"I have been speaking all day."
Translation:He estado hablando todo el día.
Not sure what you are asking, but this his how Spanish gets used. Not by everyone, in all places (this construction is not common in Argentina, where people often just use the past) but it is "real Spanish."
I think he asked that because sometimes Duo gives us literal translations that would get us funny looks in native speaking countries.
Yes, but this problem comes up in the gerund unit, and your version has no gerunds.
you are right. i speak spanish....the spanish in gerund....... we use it like that .
"hace todo el día que hablo" didn't work.
I came across this today: http://www.spanish411.net/Spanish-Frequently-Asked-Questions.asp#havebeen , and i was hoping to try it. (scroll to: I have been studying for hours .)
I'm not sure if I have used this construction incorrectly or if i should have reported it as a possible solution. Anyone know?
You've used it incorrectly, hacer requires a specific length of time to be added, todo el día is not included in that category, you could say hace horas que, hace días que, hace meses que, hace años que, but not hace todo el día que. Basically, if the time expression is introduced by for, then you can use hace.
There are other constructions you can use to translate this Duolingo sentence. You have the usual subject + haber + past participle + present participle + length of time. For example:
- (Yo) He estado hablando todo el día.
There is also subject + llevar + present participle + length of time. The order is more flexible. For example:
- (Yo) Llevo hablando todo el día = Llevo todo el día hablando.
And lastly, there is subject + venir + present participle + length of time. This one is more common in some South American countries. For example:
- (Yo) Vengo hablando todo el día.
There are more ways to translate this English tense to Spanish, but I think that for this particular sentence these three constructions are the only correct ones.
Estaba hablando - I was speaking
He estado hablando - I have been speaking
As far as I can tell, you're supposed to use "estar" with gerunds, but "sido" comes from "ser".
sido hablando Does it have any meaning? It was one of the multiple choice selections.
Talca, I wondered the same thing. I came to the conclusion that you can can't use ser because we have an imperfect verb with the *ing ending. It's ongoing therefore is an action which falls under estar.
Here's just a couple examples using sido
No he sido muy buen padre. I have not been a very good father.
Nada habría sido posible sin ese marco preliminar. Nothing could have been achieved without this preliminary framework.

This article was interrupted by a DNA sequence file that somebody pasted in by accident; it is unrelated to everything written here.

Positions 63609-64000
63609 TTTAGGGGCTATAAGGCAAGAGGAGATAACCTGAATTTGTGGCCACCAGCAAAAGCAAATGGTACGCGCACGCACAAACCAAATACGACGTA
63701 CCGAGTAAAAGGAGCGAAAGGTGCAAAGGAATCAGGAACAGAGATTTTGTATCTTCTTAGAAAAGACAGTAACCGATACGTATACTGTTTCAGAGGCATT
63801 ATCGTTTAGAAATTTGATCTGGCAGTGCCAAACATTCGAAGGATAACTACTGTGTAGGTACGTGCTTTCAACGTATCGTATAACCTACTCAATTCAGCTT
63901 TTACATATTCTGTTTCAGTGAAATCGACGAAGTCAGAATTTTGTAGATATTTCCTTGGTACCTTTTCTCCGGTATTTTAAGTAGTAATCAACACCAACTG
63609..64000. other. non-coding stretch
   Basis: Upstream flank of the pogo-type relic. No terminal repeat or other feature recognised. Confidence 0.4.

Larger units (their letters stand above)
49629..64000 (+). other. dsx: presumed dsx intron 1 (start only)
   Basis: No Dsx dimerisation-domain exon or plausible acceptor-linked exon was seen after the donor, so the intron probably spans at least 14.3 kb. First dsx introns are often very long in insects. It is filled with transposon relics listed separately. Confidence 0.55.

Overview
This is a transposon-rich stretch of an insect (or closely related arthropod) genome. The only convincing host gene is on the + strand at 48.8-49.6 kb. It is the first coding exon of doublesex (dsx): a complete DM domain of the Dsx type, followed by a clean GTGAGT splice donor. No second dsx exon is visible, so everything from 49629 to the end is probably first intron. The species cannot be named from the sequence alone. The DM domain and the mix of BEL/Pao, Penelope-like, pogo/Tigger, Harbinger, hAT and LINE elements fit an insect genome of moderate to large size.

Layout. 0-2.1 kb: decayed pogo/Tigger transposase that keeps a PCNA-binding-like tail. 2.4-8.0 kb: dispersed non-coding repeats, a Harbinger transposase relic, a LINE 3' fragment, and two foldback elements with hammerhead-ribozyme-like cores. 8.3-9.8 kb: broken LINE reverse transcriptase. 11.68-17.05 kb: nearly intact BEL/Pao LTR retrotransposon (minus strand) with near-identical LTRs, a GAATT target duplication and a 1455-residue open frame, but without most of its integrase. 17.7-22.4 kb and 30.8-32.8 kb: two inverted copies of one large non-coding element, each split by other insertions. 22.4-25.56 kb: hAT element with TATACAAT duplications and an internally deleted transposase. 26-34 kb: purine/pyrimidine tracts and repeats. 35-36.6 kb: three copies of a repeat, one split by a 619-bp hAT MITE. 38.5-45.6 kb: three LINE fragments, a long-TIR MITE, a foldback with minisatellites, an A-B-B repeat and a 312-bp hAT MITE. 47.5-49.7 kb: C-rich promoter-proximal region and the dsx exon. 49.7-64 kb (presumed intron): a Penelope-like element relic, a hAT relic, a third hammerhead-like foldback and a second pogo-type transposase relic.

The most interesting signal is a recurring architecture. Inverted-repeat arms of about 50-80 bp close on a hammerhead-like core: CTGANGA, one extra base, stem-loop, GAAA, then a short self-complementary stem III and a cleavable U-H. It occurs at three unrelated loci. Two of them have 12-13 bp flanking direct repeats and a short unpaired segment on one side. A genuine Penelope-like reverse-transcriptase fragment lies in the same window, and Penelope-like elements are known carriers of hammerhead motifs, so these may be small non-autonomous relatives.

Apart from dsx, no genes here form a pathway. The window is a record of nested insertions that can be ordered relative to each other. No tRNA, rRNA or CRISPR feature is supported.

Notice how sido is being used in the Imperfect Present and the Imperfect Past tenses. Now look back at our original sentence, estado is acting as an auxillary verb (may not be the right term) but it supports the verb of action. I hope my examining this use will help others.
It was one of the multiple choice selections. I did not know if it was something I had not studied yet or just some goofiness to see if we would pick the correct answer. I conclude it was the latter. Thanks.
Good post, but I must make a small correction. We are not using the imperfect here, but rather the PRESENT PERFECT PROGRESSIVE aspect, [conjugated form of "have"] + "been" + [present participle].
The IMPERFECT is a different tense and does not truly exist in English. We use auxiliary verbs to form something approximating the imperfect: either "used to" + [infinitive] or in certain cases, the PAST PROGRESSIVE, [past tense of "be"] + [present participle].
the duolingo's sentence........ in spanish is right. "he estado hablando todo el dia"...... in inglesh i do not know.
I don't think you use ser with the gerund. To just say "sido hablando" would mean something like "been talking" which would be grammatically incorrect - you need to use haber as the auxiliary verb.
With the gerunds, you use estar, not ser.
Both "he estado hablando --" and "llevo hablando --" translate to "I have been speaking --". It does seem from still-shallow experience that "llevo + gerund --" is more often used for "I have been +gerund --". However, Duolingo still (years later) doesn't accept this answer.
That's because todo is an adjective, it's the only one that can be in front of a determiner.
I am sorry is the below form worng and if so, why? Estaba hablando todo el día
In English this is a present participle, making a progressive tense. Thus, estar.
This is what I wrote, and was told "llevo hablando todo el dia" was the correct answer.